4 ways to increase Tablets Storage Capacity Keywords: wireless storage, mobile wireless storage, ipad external storage, tablet storage, tablet external storage, GoFlex Satellite, G-Connect Wireless Storage, external drive Summary: Internal tablet storage capacities are just n ot enough. Users have to pick and choose what content they want on their tablets and delete when they want additional content.
With the increasing power and functionality of tablet, consumers and businesses are busy exploring the potential of these devices with activities that include surfing the web, sorting through photos and music, gaming, watching and editing videos, checking email, as well as running education and business apps. Tablet capacities are also likely to increase with each generation of product. There are a number of options like external mobile wireless hard drive that tablet users can explore to boost the storage capacity of their tablets or to better utilize what they currently have. 1. Sync to a Computer This is the most common scenario for storing music, movies, PDFs, and any other content that a tablet user may want to upload to their device. By comparison, storage on a desktop or laptop computer is cheap. According research, hard disk drives at IDC, HDD cost-per-GB varies a bit based on the capacity of the drive. Higher capacity HDDs tend to have a lower cost-per-GB cost. The pros to using a desktop or laptop computer for storage is that you can store a lot of data for little money and most devices are configured with hundreds of GB of storage. The drawback to using only a desktop or laptop HDD for storing tablet data is that the HDD isn't portable. So, the only music, video and personal data on the tablet is what you load when syncing to the HDD. For those that want to carry more, tablets come with a variety of internal storage options. The cost difference between an Apple iPad 2 with 16GB, 32GB and 64GB (Wi-Fi model), for example, is $499, $599 and $699, respectively. 2. Tablets External Drives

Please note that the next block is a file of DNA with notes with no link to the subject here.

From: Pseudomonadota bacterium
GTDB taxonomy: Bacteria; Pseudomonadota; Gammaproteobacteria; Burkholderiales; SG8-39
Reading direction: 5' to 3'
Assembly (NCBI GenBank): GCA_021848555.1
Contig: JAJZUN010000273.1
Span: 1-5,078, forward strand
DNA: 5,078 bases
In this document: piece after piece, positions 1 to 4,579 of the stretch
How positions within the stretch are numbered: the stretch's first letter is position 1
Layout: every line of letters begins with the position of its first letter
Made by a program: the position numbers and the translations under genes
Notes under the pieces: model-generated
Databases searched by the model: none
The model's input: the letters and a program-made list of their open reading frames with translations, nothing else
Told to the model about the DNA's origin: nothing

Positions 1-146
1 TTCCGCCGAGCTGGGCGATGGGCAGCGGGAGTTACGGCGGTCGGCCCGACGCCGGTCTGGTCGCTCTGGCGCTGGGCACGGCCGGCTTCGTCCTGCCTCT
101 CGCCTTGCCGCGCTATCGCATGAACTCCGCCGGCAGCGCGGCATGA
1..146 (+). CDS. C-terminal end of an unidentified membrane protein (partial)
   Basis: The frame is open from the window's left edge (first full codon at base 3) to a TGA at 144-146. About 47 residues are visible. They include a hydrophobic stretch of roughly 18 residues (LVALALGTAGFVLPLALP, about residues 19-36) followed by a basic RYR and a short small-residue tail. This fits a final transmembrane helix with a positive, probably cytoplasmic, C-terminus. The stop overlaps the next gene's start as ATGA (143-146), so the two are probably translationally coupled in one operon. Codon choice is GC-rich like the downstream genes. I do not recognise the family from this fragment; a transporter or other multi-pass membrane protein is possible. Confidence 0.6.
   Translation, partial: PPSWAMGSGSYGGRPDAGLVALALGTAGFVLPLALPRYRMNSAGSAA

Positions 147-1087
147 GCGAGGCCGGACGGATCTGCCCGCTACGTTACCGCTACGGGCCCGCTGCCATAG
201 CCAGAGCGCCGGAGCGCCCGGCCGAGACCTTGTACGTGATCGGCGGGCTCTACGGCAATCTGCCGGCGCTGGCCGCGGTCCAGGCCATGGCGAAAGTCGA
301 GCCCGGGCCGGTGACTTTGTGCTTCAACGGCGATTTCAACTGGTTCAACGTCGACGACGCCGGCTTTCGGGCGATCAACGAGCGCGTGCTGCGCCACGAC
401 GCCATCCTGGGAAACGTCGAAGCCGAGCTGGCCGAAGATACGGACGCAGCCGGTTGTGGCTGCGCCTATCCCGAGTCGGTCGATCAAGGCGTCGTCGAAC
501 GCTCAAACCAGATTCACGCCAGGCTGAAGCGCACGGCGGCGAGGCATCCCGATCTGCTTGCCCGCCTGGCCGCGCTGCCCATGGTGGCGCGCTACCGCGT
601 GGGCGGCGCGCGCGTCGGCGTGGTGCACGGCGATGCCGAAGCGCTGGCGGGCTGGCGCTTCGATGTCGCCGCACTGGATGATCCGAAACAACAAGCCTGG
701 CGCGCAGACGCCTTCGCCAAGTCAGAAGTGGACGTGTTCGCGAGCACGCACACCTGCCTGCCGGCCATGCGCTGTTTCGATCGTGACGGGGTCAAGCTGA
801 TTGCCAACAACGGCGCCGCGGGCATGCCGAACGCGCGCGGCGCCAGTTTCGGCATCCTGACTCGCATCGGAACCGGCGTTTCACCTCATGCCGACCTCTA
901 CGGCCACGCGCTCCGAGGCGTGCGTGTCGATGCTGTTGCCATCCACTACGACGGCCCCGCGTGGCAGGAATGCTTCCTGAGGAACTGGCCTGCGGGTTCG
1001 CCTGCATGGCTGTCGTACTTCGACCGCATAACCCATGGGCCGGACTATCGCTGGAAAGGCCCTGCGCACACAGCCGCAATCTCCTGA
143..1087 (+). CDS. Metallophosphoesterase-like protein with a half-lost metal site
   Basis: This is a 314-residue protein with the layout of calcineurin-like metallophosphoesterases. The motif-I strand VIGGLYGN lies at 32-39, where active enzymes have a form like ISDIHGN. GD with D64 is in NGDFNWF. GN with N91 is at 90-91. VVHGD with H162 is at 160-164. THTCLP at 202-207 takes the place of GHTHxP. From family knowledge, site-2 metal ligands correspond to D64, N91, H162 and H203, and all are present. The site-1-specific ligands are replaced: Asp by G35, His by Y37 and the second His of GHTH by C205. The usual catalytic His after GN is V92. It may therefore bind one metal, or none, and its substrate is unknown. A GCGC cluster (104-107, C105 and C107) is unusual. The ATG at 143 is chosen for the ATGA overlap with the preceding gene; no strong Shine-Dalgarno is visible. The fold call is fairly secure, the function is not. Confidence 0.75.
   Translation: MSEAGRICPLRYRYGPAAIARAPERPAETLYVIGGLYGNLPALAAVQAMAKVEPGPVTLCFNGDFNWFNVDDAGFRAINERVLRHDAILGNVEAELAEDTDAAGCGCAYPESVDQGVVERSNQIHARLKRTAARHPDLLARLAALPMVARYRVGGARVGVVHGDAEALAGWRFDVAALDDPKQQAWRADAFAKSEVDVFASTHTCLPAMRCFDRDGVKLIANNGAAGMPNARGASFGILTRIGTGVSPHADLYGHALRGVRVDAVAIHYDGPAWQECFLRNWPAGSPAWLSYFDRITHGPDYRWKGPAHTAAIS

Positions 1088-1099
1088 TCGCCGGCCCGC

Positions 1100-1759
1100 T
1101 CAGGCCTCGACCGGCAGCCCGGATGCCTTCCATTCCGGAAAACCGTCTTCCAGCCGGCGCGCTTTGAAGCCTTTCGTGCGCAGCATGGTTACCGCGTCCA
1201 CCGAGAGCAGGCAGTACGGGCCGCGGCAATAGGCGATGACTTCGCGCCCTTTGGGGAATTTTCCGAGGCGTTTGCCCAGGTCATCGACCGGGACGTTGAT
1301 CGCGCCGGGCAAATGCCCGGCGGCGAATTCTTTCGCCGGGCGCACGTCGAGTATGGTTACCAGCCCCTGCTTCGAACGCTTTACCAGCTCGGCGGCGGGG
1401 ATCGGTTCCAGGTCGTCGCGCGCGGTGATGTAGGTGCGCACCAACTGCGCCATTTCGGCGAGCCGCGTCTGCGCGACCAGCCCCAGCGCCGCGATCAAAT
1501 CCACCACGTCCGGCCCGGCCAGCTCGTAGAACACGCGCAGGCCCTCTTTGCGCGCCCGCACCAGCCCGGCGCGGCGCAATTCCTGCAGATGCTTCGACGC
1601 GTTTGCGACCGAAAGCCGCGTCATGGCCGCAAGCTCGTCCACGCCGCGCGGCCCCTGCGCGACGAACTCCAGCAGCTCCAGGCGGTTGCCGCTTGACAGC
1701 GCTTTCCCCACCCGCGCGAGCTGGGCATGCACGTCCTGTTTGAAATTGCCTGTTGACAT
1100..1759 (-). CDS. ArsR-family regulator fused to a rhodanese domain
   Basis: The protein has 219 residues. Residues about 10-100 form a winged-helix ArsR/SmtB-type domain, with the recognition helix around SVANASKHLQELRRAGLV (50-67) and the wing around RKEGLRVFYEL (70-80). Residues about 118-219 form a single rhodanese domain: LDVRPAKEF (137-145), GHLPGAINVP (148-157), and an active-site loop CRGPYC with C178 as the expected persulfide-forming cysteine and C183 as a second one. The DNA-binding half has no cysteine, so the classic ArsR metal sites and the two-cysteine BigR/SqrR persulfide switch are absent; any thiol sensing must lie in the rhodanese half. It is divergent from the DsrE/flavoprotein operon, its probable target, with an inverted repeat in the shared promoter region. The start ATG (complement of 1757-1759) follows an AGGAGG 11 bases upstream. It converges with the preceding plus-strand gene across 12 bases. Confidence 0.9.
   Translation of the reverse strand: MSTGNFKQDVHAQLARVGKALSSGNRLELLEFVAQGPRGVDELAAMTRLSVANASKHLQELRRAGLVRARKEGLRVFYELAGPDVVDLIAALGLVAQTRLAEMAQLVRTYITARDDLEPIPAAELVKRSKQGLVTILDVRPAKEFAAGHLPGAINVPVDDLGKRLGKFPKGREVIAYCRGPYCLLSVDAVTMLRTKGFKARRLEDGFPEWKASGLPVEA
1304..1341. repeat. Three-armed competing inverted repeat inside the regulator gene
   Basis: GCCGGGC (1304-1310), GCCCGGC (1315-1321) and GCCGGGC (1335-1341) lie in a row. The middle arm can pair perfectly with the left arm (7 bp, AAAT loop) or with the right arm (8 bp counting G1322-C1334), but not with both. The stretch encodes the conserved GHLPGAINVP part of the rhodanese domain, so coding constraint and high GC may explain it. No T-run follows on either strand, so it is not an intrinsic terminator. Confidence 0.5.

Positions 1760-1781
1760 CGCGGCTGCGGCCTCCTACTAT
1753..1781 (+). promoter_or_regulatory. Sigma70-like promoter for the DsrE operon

Hitachi's G-Connect Wireless Storage with Internet Access for iPad is a mobile wireless storage device that is designed for on-the-go access and works with Apple's iPad and iPhone (an Android version is reportedly in the works). All data is streamed to the iPad over Wi-Fi as Apple designed the iPad with no USB port or SD expansion slots.
Similar in its functionality to Apple's Time Machine, the 500GB 2.5-inch hard drive features a Wi-Fi antenna for up to five different connecting devices. The G-Connect also has a pass-through feature that enables internet access when the HDD is hardwired into a network through its Ethernet port. The hard drive is priced at about $199 or $.0.40 per GB. Both Android and iOS tablet users can opt for Seagate's GoFlex Satellite for mobile wireless storage. Seagate offers a free GoFlex media app or users can opt to use the tablet's web browser to access and stream to the media library via Wi-Fi.
While it has its benefits, remember that using an external drive is only as good as the content on it. An HDD also requires a desktop or laptop PC to transfer media and documents. Plus, it's one more thing to carry. 3. Network-Attached Storage (NAS) Using NAS is another storage option for tablet PC users. NAS products for the home and SOHO markets are available with a range of features as well as different approaches for getting information onto the tablet PC. For example, earlier this year Iomega announced Personal Cloud technology that connects Iomega NAS devices to other devices, including the iPad. The vendor is making a free app available to users. 4. Cloud-Based Storage They're all cloud-based storage services that tablet users can access wirelessly. The services offer both free and paid online storage options, with Dropbox providing 2GB of storage at no cost, for example. Coming down the pike is Apple's iCloud service and Google is currently beta testing Google Music, which is currently limited to music files. Amazon also offers the Amazon Cloud Player, which is also focused on music files.